Banal Statelessness in and from Myanmar: A Comparative Study of Non-Rohingya Muslims

Dr Nyi Nyi Kyaw2, Dr Vanessa Lamb3

2ISEAS – Yusof Ishak Institute, Singapore, Singapore, 3University of Melbourne, Melbourne, Australia

This paper introduces the concept of ‘banal statelessness’—defined as the statelessness and/or undocumentedness of one or more populations that becomes so banal and unnoticed that it is consequently off radar of academic and policy scholarship—which may result in misunderstanding the broader problem of statelessness in Myanmar and beyond. This banality of statelessness of non-Rohingya Muslims in and from Myanmar is comparatively constructed from the case of ‘hot statelessness’ of the Rohingya—defined as the statelessness and/or undocumentedness of one or more populations that becomes so hot and repeatedly highlighted that it is constantly on the radar of academic and policy research. What we present in this paper, as a complement to the growing work focused on the Rohingya, are the other forms and cases of ‘statelessness’ faced by non-Rohingya Muslims, who are ‘eligible’ for citizenship under the Myanmar Citizenship Law but have been unable to attain identity cards or be recognised as citizens of Myanmar. Through analysis of experiences of statelessness or undocumentedness of non-Rohingya Muslims, the paper combines doctrinal analysis and real-life, outside-court cases, different from usual doctrinal research and court cases employed in statelessness research.


Dr Nyi Nyi Kyaw is a Visiting Fellow with the Myanmar Studies Programme at the ISEAS – Yusof Ishak Institute in Singapore. Dr Vanessa Lamb is a Senior Lecturer in the School of Geography at the University of Melbourne. They have common research interests in state-society relations and political geography in Southeast Asia including Myanmar.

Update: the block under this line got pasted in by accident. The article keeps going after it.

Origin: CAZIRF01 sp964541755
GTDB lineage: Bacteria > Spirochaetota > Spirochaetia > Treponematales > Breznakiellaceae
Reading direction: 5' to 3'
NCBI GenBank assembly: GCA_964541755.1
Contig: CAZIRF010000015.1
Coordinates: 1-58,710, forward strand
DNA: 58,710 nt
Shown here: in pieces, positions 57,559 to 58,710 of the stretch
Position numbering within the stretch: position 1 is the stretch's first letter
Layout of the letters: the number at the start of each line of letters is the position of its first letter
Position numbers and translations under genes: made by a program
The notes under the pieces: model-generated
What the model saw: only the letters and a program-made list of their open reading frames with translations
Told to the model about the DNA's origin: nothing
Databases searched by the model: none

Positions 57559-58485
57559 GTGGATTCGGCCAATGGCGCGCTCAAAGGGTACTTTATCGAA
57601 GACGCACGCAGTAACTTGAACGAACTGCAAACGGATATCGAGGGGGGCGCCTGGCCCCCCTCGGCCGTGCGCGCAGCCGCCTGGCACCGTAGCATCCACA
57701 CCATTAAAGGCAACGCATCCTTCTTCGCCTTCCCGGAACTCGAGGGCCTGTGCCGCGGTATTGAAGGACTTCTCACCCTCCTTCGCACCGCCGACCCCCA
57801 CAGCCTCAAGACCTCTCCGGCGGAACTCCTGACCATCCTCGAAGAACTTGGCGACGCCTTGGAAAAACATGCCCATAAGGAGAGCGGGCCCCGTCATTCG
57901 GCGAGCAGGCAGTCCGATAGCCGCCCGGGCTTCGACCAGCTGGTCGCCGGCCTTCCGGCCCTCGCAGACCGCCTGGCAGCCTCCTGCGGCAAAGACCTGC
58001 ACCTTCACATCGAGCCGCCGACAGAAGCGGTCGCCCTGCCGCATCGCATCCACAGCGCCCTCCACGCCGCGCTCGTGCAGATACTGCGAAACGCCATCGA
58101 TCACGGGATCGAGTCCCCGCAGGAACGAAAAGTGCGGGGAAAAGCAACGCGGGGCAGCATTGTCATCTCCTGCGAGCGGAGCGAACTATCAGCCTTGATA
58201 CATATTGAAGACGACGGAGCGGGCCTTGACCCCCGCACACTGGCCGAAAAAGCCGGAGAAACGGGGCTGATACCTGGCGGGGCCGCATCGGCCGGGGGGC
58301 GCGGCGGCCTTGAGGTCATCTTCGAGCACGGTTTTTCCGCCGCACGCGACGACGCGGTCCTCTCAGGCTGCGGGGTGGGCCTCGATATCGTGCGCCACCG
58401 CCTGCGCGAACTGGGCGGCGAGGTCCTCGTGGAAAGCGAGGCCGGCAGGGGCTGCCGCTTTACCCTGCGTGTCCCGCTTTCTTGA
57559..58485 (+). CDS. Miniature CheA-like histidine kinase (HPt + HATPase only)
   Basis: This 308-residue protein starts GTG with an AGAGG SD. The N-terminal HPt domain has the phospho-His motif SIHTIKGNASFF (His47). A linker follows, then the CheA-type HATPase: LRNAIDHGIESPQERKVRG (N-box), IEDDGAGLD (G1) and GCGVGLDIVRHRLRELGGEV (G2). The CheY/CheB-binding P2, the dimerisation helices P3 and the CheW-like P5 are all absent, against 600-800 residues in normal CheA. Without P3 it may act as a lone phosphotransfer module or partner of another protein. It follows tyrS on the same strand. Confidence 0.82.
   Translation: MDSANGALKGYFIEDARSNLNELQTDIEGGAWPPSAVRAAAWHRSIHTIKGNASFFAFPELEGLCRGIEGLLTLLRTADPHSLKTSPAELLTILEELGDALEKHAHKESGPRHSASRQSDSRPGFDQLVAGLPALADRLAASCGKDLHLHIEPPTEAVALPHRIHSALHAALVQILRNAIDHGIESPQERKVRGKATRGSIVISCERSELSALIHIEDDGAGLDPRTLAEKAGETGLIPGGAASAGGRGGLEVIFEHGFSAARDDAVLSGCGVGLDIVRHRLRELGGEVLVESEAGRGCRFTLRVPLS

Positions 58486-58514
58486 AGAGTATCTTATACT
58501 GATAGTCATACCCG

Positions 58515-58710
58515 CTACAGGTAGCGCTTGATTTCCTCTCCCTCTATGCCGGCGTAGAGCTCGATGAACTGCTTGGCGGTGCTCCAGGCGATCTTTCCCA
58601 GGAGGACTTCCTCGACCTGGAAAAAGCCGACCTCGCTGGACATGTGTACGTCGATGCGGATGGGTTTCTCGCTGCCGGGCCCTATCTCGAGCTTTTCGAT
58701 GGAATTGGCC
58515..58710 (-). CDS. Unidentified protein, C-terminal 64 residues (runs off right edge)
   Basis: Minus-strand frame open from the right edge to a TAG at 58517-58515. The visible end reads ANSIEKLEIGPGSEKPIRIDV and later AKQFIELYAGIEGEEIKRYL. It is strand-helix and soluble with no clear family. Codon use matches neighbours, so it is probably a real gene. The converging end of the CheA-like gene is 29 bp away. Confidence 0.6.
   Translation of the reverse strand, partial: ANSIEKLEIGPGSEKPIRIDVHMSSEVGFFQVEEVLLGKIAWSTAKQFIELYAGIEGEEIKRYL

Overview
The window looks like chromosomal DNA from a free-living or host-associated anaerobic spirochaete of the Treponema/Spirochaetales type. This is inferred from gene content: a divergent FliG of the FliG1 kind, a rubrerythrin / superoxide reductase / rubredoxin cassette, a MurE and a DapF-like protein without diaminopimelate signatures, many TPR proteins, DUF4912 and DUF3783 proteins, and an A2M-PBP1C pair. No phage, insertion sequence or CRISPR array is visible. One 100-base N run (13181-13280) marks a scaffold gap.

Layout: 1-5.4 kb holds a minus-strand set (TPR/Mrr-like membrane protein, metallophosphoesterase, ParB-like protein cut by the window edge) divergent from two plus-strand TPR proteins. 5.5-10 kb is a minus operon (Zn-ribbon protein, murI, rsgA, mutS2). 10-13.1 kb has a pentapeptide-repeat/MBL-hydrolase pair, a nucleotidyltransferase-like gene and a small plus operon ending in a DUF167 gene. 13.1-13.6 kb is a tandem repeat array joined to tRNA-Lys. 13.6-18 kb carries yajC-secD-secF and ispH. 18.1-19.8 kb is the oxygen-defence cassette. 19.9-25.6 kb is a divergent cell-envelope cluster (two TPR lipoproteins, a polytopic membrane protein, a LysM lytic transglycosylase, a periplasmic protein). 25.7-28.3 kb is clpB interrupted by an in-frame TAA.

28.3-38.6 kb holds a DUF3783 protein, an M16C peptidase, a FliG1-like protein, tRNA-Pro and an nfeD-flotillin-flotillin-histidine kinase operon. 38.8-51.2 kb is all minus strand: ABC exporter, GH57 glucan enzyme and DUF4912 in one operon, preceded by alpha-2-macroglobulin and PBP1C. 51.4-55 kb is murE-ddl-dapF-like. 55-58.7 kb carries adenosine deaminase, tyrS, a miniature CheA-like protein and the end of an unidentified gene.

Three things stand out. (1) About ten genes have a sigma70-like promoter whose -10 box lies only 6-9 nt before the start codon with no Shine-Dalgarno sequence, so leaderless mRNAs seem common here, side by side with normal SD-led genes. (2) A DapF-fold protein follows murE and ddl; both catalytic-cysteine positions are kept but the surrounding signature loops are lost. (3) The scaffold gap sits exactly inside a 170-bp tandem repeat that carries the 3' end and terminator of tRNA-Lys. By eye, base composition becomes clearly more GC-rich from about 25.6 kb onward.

The Asian Studies Association of Australia (ASAA) is the peak body of university experts and educators on Asia in Australia. Established in 1976, we promote and support the study of Asia in Australian universities and knowledge of Asia among the broader community. Our membership is drawn mainly from academics and students, but also includes industry and government Asia experts. We take a strong interest in promoting knowledge about Asia in schools and in contributing to state and Commonwealth government policies related to Asia. We provide informed comment on Asia to a broad public through our bulletin, Asian Currents, and specialist research articles in our journal, Asian Studies Review. Four book series published under our auspices cover Southeast Asia, South Asia, East Asia and Women in Asia.

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